Frequently Asked Questions About Consumer Bankruptcy
Q: What is a consumer bankruptcy case? What are the differences between Chapter 7 and Chapter 13?
A: Chapter 7 allows you to eliminate almost all of your debt. A trustee will be appointed to determine if any of your assets should be sold. However, most Chapter 7 debtors can protect all of their assets. For debtors who make more than the state median income and fail to qualify for Chapter 7 under a series of rather complex financial tests, Chapter 13 is still available. Under Chapter 13, you pay a certain portion of your income to a trustee for a period of years from which your creditors are paid all or some of what you owe them.
Q: How much will this cost?
A: Since the Bankruptcy Abuse and Consumer Protection Act (BAPCA) was passed in October 2005, filing for bankruptcy will cost a lot more than it used to. The filing fee for consumer bankruptcy has increased to $299 for a Chapter 7 case, but has decreased to $274 for a Chapter 13 case. Because of requirements under the new law, we must spend a lot more time with you, and it will cost more money to file your case. Our prices vary depending on the difficulty of the case, but we can give you an estimate during your free initial consultation. To schedule a consultation, contact us today.
Q: Will I lose my house or car?
A: Not necessarily. In many cases, you can reaffirm your debts to keep your house from being foreclosed upon and keep your car from being repossessed. You also will be able to keep your qualified retirement accounts in almost every case.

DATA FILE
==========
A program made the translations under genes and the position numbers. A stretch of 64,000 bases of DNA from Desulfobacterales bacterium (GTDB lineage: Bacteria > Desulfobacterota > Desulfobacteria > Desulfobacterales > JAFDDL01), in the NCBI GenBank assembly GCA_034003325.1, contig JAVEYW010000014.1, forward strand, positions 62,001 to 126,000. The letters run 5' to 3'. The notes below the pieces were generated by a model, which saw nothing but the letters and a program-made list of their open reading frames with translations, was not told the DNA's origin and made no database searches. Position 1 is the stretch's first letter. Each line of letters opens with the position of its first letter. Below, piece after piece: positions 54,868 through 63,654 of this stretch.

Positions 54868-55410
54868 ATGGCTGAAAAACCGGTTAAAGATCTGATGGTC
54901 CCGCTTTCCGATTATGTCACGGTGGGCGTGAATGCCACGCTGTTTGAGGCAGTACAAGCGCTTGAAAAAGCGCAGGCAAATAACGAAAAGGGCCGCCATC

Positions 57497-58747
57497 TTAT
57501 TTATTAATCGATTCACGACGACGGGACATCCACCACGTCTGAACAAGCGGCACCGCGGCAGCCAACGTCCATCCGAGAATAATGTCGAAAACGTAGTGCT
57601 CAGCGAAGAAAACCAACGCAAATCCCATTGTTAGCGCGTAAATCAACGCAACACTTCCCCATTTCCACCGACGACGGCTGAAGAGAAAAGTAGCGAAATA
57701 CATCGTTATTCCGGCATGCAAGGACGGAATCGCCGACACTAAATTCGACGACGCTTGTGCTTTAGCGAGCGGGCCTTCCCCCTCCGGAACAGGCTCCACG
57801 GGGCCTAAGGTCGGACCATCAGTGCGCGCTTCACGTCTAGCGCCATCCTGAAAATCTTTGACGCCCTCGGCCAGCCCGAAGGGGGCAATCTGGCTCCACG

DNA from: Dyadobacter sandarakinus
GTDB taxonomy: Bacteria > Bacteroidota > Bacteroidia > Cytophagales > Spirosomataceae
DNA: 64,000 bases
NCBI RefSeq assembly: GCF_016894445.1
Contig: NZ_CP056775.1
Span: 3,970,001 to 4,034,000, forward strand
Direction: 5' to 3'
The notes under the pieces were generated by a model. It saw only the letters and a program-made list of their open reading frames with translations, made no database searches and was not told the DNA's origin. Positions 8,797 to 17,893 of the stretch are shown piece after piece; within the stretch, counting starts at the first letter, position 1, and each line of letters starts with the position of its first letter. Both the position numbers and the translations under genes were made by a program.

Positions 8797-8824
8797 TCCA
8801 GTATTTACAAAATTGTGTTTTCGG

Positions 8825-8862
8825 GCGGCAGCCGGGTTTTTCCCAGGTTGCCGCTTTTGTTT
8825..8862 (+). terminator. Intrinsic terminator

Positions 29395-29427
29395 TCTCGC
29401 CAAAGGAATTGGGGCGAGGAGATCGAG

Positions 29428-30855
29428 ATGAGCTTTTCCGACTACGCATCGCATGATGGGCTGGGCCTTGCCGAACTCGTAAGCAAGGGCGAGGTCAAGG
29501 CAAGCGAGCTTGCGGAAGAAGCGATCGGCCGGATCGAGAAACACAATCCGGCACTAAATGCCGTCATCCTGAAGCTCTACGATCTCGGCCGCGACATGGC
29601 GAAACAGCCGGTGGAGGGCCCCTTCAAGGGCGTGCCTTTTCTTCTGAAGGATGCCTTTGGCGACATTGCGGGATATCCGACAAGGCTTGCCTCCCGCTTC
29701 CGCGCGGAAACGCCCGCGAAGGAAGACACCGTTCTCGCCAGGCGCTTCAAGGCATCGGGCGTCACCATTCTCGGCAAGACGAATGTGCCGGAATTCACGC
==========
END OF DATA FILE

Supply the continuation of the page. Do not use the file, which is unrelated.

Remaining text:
Q: Can I get credit again?
A: Actually, you will be surprised how quickly you can get credit again. Some credit card companies will solicit you to keep your credit card and reaffirm your debt with them. This may or may not be a good idea for you. We will advise you about your particular case.
Q: Will my creditors keep bothering me?
A: Once you hire Lakelaw, your creditors no longer can contact you. We will determine whether you have a potential claim under the Fair Debt Collection Practices Act or Wisconsin Consumer Act if your creditors have been particularly aggressive or hostile toward you.
Q: Will this affect my husband or wife?
A: A married couple may file a joint case but one spouse can also file alone. Special rules apply in Wisconsin because Wisconsin is a community property state.
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If you are filing for bankruptcy, trying to stop foreclosure or fighting back against predatory lending, there is no substitute for legal advice from an experienced attorney. Our web site is designed to give you general information. Each case and each person is different. Do not take legal action based on what you read here or on any web page. For a free initial consultation with a lawyer to discuss whether bankruptcy is right for you, click here or call 262.694.7300.
We are a debt relief agency. We help people file for bankruptcy relief under the Bankruptcy Code.